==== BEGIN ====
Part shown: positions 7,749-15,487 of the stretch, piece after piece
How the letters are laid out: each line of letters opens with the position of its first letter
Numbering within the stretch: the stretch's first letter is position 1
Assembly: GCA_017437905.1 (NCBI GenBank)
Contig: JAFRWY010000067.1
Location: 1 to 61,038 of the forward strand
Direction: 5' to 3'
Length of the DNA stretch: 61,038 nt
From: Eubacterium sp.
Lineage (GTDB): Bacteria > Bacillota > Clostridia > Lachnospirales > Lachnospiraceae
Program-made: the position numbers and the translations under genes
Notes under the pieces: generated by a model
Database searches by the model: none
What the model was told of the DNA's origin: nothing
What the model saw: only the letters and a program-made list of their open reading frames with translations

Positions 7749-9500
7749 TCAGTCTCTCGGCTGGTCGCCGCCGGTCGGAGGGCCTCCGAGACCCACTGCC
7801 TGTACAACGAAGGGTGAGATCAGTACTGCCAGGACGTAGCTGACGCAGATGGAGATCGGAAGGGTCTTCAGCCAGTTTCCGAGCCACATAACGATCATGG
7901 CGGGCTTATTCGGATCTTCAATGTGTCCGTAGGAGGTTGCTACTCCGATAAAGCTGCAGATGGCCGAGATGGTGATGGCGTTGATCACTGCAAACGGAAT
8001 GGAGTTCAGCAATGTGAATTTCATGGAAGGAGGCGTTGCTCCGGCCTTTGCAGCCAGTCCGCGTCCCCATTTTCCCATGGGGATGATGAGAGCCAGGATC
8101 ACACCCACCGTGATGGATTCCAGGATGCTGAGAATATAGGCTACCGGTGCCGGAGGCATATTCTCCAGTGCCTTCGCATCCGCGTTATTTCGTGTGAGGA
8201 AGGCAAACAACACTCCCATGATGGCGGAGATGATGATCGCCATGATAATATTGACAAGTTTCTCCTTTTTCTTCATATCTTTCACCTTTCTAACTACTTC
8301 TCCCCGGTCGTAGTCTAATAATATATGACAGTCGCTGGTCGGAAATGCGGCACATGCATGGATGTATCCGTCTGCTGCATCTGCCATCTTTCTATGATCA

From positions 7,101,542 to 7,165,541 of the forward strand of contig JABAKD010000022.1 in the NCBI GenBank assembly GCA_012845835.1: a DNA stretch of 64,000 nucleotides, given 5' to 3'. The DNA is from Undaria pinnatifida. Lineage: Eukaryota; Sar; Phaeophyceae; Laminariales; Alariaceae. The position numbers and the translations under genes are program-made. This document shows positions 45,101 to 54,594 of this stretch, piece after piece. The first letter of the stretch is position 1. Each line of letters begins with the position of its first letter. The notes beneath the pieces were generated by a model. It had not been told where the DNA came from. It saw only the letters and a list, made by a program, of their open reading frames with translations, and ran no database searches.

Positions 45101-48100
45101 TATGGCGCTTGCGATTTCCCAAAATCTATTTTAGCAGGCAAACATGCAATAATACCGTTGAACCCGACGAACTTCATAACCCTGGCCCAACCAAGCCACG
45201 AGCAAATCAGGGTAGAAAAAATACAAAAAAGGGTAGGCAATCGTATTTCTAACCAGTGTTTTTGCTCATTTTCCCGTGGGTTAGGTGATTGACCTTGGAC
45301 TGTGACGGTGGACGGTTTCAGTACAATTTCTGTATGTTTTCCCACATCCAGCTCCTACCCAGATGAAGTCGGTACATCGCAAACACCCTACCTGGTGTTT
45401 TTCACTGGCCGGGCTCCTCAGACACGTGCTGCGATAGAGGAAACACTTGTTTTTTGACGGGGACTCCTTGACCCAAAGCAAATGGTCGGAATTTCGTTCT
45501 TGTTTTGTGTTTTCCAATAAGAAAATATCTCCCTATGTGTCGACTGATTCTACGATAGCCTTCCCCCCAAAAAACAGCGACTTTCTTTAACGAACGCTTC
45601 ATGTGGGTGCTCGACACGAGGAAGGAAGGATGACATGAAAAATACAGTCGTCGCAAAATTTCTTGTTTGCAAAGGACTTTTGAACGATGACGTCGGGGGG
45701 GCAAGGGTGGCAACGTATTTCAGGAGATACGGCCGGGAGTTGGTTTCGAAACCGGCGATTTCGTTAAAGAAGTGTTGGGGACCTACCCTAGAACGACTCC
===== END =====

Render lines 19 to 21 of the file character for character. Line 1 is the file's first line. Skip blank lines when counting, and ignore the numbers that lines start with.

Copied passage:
7901 CGGGCTTATTCGGATCTTCAATGTGTCCGTAGGAGGTTGCTACTCCGATAAAGCTGCAGATGGCCGAGATGGTGATGGCGTTGATCACTGCAAACGGAAT
8001 GGAGTTCAGCAATGTGAATTTCATGGAAGGAGGCGTTGCTCCGGCCTTTGCAGCCAGTCCGCGTCCCCATTTTCCCATGGGGATGATGAGAGCCAGGATC
8101 ACACCCACCGTGATGGATTCCAGGATGCTGAGAATATAGGCTACCGGTGCCGGAGGCATATTCTCCAGTGCCTTCGCATCCGCGTTATTTCGTGTGAGGA